Musical tribute to Pride makes bow in Moscow

April 28, 1994|By Kathy Lally | Kathy Lally,Moscow Bureau of the Sun

MOSCOW -- The sea roiled fiercely and the wind rose ferociously last night in Moscow's Tchaikovsky Hall in moving tribute to a lost schooner, the Pride of Baltimore.

The Pride, felled by an instrument of nature, was recalled last night by an instrument of man. Terry Plumeri, American composer and former Baltimore musician, conducted the premiere performance here of his symphony, "The Pride of Baltimore."

Though hardly anyone in the audience had any idea that the new symphony was inspired by a sailing ship from Baltimore that sank in a sudden furious storm in May 1986, the music required little explanation.

"I felt the sea, and a storm," said Olga Alexeyeva, a 22-year-old student. "I could hear it very clearly."

How a symphony written about a Baltimore ship could wind up having its premiere here with the Moscow Philharmonic Orchestra is a story of the difficulty composers have getting new music played.

Mr. Plumeri, who once performed as a double bassist with the National Symphony Orchestra in Washington, also was music director of the mayor of Baltimore's band, the Port City Jazz Ensemble, from 1979 to 1980.

"We were sponsored by the Office of Promotion and Tourism," he recalled, "and the Pride was out of there, too."

Ties to Pride

Mr. Plumeri would run into the crew in the office; the Port City band had some promotional pictures taken on the Pride. Mr. Plumeri, who sails a bit himself, thought the Pride was a beautiful ship and felt a real affinity for it. He was deeply affected when he heard about the sinking, which killed four of the 12 crew members.

"It seemed like such a dark event," he said. "And when I received a commission to write a large piece for orchestra, I was inspired by it."

Mr. Plumeri now lives in Los Angeles, where he earns his living composing music for movies. By the time he wrote the symphony, four years ago, the organization that had commissioned it was bankrupt and unable to support a performance.

While Mr. Plumeri could hear it playing quite well inside his head, no orchestra had ever performed it.

Sara Watkins, who teaches at the Peabody Institute in Baltimore and who was guest soloist on the oboe for another Plumeri composition last night, said it was very difficult to get new work performed.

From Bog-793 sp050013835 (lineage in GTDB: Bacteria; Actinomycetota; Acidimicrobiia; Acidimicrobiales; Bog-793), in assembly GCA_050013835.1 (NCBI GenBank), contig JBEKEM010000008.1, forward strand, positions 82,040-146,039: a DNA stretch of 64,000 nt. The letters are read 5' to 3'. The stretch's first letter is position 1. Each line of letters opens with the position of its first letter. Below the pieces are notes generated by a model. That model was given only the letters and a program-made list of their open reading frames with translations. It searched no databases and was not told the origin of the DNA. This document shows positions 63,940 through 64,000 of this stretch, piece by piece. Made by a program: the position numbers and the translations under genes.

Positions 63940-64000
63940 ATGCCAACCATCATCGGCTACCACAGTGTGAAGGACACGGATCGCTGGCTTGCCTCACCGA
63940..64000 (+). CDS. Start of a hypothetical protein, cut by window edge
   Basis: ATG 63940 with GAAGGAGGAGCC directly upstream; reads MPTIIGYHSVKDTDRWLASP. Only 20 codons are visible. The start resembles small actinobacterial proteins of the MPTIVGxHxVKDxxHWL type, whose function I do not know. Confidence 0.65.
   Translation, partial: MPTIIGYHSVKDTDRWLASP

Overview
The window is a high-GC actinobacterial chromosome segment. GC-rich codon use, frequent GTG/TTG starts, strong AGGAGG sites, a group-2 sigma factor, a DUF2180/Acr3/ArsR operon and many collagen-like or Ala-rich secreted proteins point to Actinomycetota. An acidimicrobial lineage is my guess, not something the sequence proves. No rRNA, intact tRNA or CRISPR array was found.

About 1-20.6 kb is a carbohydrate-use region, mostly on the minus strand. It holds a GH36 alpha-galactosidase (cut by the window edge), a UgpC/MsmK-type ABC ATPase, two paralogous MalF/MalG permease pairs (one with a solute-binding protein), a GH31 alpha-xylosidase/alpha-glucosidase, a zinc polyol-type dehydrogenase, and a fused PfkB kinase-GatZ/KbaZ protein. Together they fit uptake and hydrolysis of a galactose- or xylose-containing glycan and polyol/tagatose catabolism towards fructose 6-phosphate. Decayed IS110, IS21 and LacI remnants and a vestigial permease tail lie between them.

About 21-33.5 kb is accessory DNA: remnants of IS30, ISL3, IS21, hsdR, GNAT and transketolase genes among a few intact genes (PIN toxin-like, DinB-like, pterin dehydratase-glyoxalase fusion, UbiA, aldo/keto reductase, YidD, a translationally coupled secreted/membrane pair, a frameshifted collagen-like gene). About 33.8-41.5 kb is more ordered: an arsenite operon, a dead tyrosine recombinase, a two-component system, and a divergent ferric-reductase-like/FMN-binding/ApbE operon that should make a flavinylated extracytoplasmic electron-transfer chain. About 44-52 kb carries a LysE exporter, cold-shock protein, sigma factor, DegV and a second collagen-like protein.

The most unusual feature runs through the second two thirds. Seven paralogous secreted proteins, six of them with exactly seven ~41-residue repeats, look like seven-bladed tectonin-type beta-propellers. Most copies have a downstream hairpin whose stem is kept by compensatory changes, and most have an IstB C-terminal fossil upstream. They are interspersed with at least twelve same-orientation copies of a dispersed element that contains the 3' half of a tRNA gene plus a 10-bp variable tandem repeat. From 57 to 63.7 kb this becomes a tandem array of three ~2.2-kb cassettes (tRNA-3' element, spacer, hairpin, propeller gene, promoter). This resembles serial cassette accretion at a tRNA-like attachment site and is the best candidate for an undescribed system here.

"Conductors see so many new scores that it's hard to weed through all the junk," she said, "and find the good stuff."

Mr. Plumeri said many can't hear the music when they look at the score.

"When I wrote it, I knew it was a good piece," he said. "To see it on a shelf without having a life is really frustrating. It's the difficulty and glory of writing for orchestra. Orchestra is very inaccessible, but when it's performed it's a real event."

Miss Watkins said hearing the piece for the first time was an emotional event.

'Ultimate instrument'

"The orchestra is the ultimate musical instrument," she said, "and after that comes the voice. But the orchestra beats the voice for magic."

Movie work had brought Mr. Plumeri to Moscow before, where he worked with the Moscow Philharmonic. When Edel America, a German CD label, agreed to distribute his symphony, Mr. Plumeri made a deal with the Moscow Philharmonic to record it.

"A CD makes it much more accessible," said Miss Watkins, who plays the oboe solo for Mr. Plumeri's "Windflower," which will be on the same CD.

Both musicians were pleased to work with the Moscow Philharmonic.

"It's a superb orchestra," Miss Watkins said. "I've seldom heard such string players."

Though the audience was small last night, it was appreciative.

"The symphony was perfect," said Betsy Hegg, who was visiting Moscow with her husband, Richard, a professor at Clemson University in South Carolina. "This orchestra was one of the things I just had to see in Moscow. How could you miss it?"

Yulia Shurova, a 62-year-old retired engineer, said she had come especially to hear Miss Watkins' oboe solo. She praised the symphony, though she had no idea that it had been inspired by a ship.

"The music is very human," she said. "I imagined a big storm, the sea, and a big ship like the Titanic sinking into the water with its lights on."

The audience included 48 Americans on a tour sponsored by the Church of God. They came last night looking for Tchaikovsky, but were pleased as could be.

"It's beautiful. It's very, very good," said John Salisbury of Tyler, Texas. "You could sense the movement of a storm on the water."

During the second half of the performance, Mr. Plumeri conducted Tchaikovsky's Sixth Symphony, a more familiar piece for the concert hall named after Peter Ilich Tchaikovsky.

"Yes, it sounded like a storm," said Oleg S. Marchenko, hurrying back into the hall, "but it's not music. Now we'll hear some music."

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